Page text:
Team building activities are exercises that can help teams build cohesion and work through a host of common group issues. They are used as educational tools to provide opportunities to at least begin discussions that can be continued back at the workplace.
How do you choose the right team building activity for your meeting? It’s like the ingredients of a delicious recipe. Instead of focusing on the bok choy, which isn’t particularly interesting in itself but put in context of other ingredients becomes a flavorful dish, begin with the end in mind. If you take a step back and focus on the goals and outcomes from your meeting you will make the right decision for a team building activity.

This article was written by Colette Johnston. Colette is a Corporate Team Building Consultant with The Leader’s Institute headquartered out of Dallas Texas. You can reach Colette at 800-872-7830.

CSM Bakery Products Houston Texas Build-A-Bike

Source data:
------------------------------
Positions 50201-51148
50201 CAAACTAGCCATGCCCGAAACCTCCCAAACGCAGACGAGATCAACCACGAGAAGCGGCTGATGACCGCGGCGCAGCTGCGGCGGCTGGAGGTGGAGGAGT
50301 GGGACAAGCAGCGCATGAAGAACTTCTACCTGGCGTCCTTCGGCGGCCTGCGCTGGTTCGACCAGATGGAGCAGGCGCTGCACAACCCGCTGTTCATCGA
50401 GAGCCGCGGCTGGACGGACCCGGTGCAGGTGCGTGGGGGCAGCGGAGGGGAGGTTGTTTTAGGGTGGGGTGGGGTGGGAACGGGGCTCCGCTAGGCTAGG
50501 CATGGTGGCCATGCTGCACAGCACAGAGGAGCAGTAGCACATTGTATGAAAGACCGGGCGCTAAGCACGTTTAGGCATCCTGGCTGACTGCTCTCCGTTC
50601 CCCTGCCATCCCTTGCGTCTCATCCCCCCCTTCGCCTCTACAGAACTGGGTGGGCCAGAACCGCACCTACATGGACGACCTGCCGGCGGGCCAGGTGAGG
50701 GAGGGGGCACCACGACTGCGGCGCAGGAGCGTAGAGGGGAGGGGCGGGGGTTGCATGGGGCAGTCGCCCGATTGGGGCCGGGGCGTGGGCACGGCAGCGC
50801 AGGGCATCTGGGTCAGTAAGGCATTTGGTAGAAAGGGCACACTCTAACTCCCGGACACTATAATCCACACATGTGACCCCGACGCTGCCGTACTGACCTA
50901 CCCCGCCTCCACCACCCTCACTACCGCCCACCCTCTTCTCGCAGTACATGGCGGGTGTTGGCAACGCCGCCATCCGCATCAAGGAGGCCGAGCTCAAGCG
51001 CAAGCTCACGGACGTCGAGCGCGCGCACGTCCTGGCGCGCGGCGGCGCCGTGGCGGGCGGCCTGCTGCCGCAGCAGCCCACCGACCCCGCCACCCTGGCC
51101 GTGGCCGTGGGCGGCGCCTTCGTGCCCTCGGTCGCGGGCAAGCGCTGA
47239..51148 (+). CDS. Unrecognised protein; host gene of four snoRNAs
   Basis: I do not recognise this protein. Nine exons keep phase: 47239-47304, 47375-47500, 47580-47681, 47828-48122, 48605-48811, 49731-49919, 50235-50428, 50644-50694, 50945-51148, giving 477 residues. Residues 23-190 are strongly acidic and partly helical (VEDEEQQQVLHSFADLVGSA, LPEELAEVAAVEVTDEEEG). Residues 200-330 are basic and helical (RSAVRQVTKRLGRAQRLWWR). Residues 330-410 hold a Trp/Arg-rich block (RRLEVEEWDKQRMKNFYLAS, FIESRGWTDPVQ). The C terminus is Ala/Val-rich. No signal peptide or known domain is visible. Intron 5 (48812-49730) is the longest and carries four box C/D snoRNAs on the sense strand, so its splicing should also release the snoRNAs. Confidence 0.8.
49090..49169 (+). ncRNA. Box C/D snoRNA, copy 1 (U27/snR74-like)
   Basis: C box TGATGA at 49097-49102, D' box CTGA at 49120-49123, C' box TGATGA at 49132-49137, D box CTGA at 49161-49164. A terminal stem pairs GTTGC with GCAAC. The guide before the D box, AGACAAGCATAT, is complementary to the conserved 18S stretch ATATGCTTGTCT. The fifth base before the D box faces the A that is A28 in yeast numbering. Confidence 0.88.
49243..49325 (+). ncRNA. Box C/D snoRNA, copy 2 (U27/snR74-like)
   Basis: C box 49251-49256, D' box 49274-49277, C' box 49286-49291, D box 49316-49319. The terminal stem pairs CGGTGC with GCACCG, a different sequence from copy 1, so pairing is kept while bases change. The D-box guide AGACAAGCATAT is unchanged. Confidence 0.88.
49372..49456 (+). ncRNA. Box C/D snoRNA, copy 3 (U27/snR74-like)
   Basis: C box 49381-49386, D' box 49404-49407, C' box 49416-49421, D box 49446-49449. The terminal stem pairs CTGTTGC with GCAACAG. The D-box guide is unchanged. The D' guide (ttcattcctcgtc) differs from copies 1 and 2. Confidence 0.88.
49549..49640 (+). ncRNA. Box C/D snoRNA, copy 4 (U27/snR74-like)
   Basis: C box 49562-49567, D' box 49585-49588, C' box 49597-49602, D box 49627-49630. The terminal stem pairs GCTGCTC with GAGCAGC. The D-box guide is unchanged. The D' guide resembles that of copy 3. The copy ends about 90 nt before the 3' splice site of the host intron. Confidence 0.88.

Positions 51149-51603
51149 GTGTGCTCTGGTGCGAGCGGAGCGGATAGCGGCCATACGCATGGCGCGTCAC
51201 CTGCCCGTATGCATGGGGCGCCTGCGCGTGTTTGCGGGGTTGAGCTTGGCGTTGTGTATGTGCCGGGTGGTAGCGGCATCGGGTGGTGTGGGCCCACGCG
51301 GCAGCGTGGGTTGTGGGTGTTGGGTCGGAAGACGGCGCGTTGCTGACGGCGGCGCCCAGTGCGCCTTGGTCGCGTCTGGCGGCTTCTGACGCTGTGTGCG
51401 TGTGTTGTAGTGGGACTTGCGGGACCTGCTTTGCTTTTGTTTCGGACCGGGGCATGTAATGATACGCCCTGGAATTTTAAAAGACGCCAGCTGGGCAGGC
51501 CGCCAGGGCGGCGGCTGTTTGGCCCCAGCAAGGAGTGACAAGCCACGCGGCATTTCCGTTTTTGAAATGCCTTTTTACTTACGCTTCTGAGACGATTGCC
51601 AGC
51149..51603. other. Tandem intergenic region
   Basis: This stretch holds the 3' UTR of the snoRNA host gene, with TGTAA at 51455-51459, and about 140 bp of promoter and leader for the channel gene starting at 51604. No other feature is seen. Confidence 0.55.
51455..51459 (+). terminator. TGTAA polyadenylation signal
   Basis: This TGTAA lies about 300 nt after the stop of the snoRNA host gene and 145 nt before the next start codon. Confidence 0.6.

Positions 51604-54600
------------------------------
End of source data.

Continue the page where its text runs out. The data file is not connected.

In Houston Texas CSM Bakery Products brought their plant managers from all over the United States for an operations meeting. Scott Chaney, the plant Manager of Houston decided to end the day with the Build-A-Bike program to benefit some kids in their community. CSM Bakery Products is a wholly-owned subsidiary of Amsterdam-based CSM, the global leader in the bakery products and natural food preservation/green chemicals arenas. CSM operates in 60 locations with over 9,500 employees worldwide. The North American division, Bakery Supplies North America (BSNA), is active in the U.S., Canada, and Latin America. BSNA operates 21 factories in the U.S. and has two production locations in Canada. The plant Managers had no idea what was planned for them and the end of the plant tour. Build-A-Bike uses a series of challenges and activities to encourage team building. Meant to be something of a caricature of behavior we can see in the workplace, teamwork and communication.